Saturday, October 30, 2021


Extremely happy and proud that the last copy (I made only five similar but not identical ones in 1988) of PATER NOSTER has been acquired by the wonderful Bridwell Library at Southern Methodist University in Dallas,Texas. I shipped it last week and it has now joined other NdA artist's books in their Special Collections. So proud am I that will quote from an email I just received from Arvid R. Nelsen, Curator of Rare Books and Manuscripts and Librarian for Special Collections at Bridwell:

"I should note that Rebecca (Rebecca Howdeshell, Digital Projects Librarian) and I each loved the experience of opening the work up - the unwrapping and the arrangement of the work itself. It unfolds in such a complexity of layers and both demands and rewards the interactive experience of the viewer/reader. The structure is evocative. It strikes me as a ladder constituting the ascension of the prayer. I further love the formal complexities of the impressions of the words emphasizing the three-dimensionality of each paper leaf - combined with the sense of your hand in the expressive colors adorning the surfaces."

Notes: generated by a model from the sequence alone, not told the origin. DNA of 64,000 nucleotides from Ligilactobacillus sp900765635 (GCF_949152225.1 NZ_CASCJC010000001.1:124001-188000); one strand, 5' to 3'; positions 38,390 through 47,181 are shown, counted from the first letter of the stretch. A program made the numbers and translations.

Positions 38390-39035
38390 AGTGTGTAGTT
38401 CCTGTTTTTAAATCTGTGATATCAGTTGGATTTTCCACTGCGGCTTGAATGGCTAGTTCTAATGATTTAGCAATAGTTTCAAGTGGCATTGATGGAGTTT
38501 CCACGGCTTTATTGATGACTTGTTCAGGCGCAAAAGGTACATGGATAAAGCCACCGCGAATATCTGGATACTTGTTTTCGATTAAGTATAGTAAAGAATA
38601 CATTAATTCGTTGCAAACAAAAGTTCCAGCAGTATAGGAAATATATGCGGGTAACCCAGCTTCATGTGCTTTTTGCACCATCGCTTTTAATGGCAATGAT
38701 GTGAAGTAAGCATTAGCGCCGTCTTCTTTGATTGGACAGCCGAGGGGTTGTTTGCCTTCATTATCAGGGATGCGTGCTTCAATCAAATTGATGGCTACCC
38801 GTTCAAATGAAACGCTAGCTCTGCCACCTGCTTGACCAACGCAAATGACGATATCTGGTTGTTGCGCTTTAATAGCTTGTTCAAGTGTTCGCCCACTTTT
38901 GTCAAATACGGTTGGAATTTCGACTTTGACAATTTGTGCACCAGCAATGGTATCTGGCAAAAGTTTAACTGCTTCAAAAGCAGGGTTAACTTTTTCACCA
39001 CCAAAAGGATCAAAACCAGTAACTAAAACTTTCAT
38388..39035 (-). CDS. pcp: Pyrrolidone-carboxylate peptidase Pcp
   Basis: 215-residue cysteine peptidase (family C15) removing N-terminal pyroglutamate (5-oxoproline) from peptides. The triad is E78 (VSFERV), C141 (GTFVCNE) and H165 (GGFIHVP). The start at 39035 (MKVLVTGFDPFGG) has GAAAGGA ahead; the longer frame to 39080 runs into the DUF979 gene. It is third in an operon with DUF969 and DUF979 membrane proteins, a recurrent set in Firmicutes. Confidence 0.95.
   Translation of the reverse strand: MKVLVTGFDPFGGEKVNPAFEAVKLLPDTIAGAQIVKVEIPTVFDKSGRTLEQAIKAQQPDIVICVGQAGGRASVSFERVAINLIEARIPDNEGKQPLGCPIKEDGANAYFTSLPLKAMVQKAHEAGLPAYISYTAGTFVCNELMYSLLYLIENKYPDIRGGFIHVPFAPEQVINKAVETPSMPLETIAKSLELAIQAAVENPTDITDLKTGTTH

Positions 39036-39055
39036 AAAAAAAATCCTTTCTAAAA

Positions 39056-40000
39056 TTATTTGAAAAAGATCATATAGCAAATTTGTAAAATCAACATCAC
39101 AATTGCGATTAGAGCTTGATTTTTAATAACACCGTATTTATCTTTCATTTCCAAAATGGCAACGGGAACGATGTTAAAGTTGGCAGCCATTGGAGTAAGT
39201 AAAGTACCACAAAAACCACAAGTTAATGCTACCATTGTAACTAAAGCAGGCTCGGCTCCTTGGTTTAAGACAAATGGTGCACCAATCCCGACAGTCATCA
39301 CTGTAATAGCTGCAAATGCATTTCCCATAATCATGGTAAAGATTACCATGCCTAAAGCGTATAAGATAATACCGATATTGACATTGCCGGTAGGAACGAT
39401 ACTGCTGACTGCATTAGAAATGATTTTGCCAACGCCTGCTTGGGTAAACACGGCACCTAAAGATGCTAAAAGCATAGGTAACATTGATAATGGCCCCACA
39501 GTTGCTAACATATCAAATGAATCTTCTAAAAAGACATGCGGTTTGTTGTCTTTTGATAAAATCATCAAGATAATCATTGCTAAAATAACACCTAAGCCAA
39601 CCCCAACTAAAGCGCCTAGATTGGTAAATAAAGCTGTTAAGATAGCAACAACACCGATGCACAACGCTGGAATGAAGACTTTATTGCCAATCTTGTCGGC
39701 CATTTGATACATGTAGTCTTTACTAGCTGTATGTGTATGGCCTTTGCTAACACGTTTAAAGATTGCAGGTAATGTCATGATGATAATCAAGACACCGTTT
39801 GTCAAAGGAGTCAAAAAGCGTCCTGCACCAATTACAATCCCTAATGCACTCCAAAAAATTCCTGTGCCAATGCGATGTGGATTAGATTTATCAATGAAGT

For the benefit of anyone whose eyes may have rolled or hackles may have risen (do hackles really rise?) at the words Pater and Noster and their context, please give me another minute before you depart. The problem is words, whether inscribed in stone or on the pages of ancient sacred books. Words are human things and we don't know what we're talking about much of the time. If the image that came to your mind provoked by the words PATER and NOSTER was of a bearded old white patriarch sitting in the sky dispensing rewards and punishments, then no wonder your eyes and hackles are rolling! Mine roll too, at that image, whether drawn by Michelangelo or Disney. But listen, here's the thing:

I do believe wholeheartedly that there is SOMETHING which is not any THING we are capable of describing in words or images but which absolutely exists and is at the heart of everything that exists. I made this "book" named Pater Noster as a personal celebration of, or offering to what Martin Buber called the "THOU". It's a handmade, joyful object, like a DIY altar.

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